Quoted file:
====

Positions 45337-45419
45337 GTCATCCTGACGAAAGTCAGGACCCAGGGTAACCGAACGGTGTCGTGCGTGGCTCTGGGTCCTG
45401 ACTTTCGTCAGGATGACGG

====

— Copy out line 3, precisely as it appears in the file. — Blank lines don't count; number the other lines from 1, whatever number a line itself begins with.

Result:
45401 ACTTTCGTCAGGATGACGG